Living With Kids And Other Pets: Is A Male Or A Female Dog More Suitable?
There are dog breeds that aren’t so good as family pets since they tend to cling only to one person. A great example of such a dog is the Shiba Inu; a dog quite reserved towards everyone else but its owner.
Basset Hounds are not like that! This dog breed makes a terrific family pet for the entire family, not only one person. Their laid-back and friendly approach helps them to establish friendships no matter where they are.
Generally speaking, Bassets are super kid-friendly. You won’t have problems with them being aggressive or reserved towards the little ones.
However, I don’t recommend you leave your kids alone with dogs, especially if they’re still small. Your dog or your kid may unintentionally hurt each other and cause even more problems.
Basset Hounds are small lap pooches. They’re medium dogs and need to be controlled if they play too roughly. And, trust me… males will play a lot with your kids because they think of them as their playmates.
On the other hand, females are gentle and seem to play better with kids. They won’t nip or tackle down like males will.
Also, having kids while owning a female Basset at the same time seems like a terrific idea, and here’s why. If your kids suffer from dog-related allergies, they will deal with them easier around girl Bassets.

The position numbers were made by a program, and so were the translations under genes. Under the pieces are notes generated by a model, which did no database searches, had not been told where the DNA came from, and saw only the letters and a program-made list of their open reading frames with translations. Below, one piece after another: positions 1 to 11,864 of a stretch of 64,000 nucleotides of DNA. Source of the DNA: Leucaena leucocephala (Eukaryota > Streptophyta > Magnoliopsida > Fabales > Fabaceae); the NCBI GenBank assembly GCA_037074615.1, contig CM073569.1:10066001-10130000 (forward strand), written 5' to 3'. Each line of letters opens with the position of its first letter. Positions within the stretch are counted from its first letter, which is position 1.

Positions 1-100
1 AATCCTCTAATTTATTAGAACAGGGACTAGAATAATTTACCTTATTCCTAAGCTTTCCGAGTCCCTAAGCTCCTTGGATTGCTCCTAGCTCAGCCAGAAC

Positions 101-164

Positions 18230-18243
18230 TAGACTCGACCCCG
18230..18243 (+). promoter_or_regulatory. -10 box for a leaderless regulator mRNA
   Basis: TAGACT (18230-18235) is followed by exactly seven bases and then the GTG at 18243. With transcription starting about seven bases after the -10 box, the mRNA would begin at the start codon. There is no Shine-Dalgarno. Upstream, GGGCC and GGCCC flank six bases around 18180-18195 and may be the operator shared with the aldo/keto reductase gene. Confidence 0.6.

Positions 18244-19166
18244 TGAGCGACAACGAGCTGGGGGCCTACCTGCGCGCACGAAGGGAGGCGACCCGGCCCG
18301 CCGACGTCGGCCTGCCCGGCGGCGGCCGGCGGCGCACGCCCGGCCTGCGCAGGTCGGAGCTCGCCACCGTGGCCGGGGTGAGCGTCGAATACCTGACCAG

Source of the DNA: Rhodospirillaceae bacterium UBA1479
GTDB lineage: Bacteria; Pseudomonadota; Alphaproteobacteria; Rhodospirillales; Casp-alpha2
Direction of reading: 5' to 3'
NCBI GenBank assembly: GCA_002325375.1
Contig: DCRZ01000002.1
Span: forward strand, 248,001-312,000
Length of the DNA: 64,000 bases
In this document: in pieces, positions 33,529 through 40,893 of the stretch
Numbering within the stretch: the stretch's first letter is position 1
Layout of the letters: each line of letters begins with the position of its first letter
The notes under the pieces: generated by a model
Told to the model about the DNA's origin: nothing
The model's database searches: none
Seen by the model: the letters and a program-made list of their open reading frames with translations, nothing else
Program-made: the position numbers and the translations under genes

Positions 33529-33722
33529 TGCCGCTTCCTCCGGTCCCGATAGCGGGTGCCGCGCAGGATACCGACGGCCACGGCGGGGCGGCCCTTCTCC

Girl Basset Hounds don’t express that much allergens in their saliva and dander. Who’d have known that female dogs of this breed would have such a neat trait?
Now, as for living with other pets…
There comes a time in every dog owner’s life when he dwells on getting a second dog as a companion for his first pooch. In most situations, the dogs will find a way to get along, but sometimes it’s much more complicated.
When it comes to male Bassets and living with other pets, they seem to get along perfectly fine with female counterparts. They love socializing with them more than with other males of any breed.
I wouldn’t say they hate male dogs or show extreme aggression. It’s just that they prefer the company of the ladies.
In general, Basset Hounds are friendly creatures. They don’t know any difference between someone’s size, breed, or even pet type. What’s so amazing about this dog breed is that they can be best friends with cats!
Our feline friends and Bassets can get along just fine since Bassets are extremely gentle and careful around their friends.
While female Bassets aren’t that dominant, they still express seasonal dominance during the heat season, which makes them less friendly to hang out with. This is the period when the motherly instinct kicks in with females.
Still, the girls are only acting dominant because they care. So, don’t be surprised if your female Basset Hound adopts another baby in need besides her standard six to eight puppies in one litter.